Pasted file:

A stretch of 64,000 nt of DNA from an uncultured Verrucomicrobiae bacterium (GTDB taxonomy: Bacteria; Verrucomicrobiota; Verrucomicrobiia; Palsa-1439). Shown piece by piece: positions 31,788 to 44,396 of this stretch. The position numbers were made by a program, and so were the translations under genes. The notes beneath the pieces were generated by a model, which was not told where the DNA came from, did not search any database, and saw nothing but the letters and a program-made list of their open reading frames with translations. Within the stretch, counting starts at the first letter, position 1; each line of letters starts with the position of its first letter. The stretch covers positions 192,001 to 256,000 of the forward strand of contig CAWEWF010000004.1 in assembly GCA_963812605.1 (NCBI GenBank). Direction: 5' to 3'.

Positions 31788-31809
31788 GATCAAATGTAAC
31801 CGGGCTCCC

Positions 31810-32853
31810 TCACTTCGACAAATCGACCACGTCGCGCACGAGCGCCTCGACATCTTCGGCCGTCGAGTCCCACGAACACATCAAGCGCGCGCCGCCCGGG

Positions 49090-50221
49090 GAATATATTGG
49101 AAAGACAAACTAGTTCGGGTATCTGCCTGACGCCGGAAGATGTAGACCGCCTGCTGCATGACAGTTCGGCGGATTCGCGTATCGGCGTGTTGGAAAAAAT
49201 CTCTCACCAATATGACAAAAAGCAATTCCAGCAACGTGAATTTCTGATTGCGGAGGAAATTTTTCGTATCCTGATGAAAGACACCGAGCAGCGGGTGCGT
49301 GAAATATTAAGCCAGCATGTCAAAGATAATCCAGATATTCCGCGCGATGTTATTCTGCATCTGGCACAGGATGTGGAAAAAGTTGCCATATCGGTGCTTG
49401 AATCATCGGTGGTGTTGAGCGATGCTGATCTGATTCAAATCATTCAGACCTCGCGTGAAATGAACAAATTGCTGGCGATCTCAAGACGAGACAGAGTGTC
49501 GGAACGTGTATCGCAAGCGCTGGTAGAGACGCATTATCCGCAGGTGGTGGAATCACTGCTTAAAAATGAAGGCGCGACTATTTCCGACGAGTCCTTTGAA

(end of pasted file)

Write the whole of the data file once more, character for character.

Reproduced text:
A stretch of 64,000 nt of DNA from an uncultured Verrucomicrobiae bacterium (GTDB taxonomy: Bacteria; Verrucomicrobiota; Verrucomicrobiia; Palsa-1439). Shown piece by piece: positions 31,788 to 44,396 of this stretch. The position numbers were made by a program, and so were the translations under genes. The notes beneath the pieces were generated by a model, which was not told where the DNA came from, did not search any database, and saw nothing but the letters and a program-made list of their open reading frames with translations. Within the stretch, counting starts at the first letter, position 1; each line of letters starts with the position of its first letter. The stretch covers positions 192,001 to 256,000 of the forward strand of contig CAWEWF010000004.1 in assembly GCA_963812605.1 (NCBI GenBank). Direction: 5' to 3'.

Positions 31788-31809
31788 GATCAAATGTAAC
31801 CGGGCTCCC

Positions 31810-32853
31810 TCACTTCGACAAATCGACCACGTCGCGCACGAGCGCCTCGACATCTTCGGCCGTCGAGTCCCACGAACACATCAAGCGCGCGCCGCCCGGG

Positions 49090-50221
49090 GAATATATTGG
49101 AAAGACAAACTAGTTCGGGTATCTGCCTGACGCCGGAAGATGTAGACCGCCTGCTGCATGACAGTTCGGCGGATTCGCGTATCGGCGTGTTGGAAAAAAT
49201 CTCTCACCAATATGACAAAAAGCAATTCCAGCAACGTGAATTTCTGATTGCGGAGGAAATTTTTCGTATCCTGATGAAAGACACCGAGCAGCGGGTGCGT
49301 GAAATATTAAGCCAGCATGTCAAAGATAATCCAGATATTCCGCGCGATGTTATTCTGCATCTGGCACAGGATGTGGAAAAAGTTGCCATATCGGTGCTTG
49401 AATCATCGGTGGTGTTGAGCGATGCTGATCTGATTCAAATCATTCAGACCTCGCGTGAAATGAACAAATTGCTGGCGATCTCAAGACGAGACAGAGTGTC
49501 GGAACGTGTATCGCAAGCGCTGGTAGAGACGCATTATCCGCAGGTGGTGGAATCACTGCTTAAAAATGAAGGCGCGACTATTTCCGACGAGTCCTTTGAA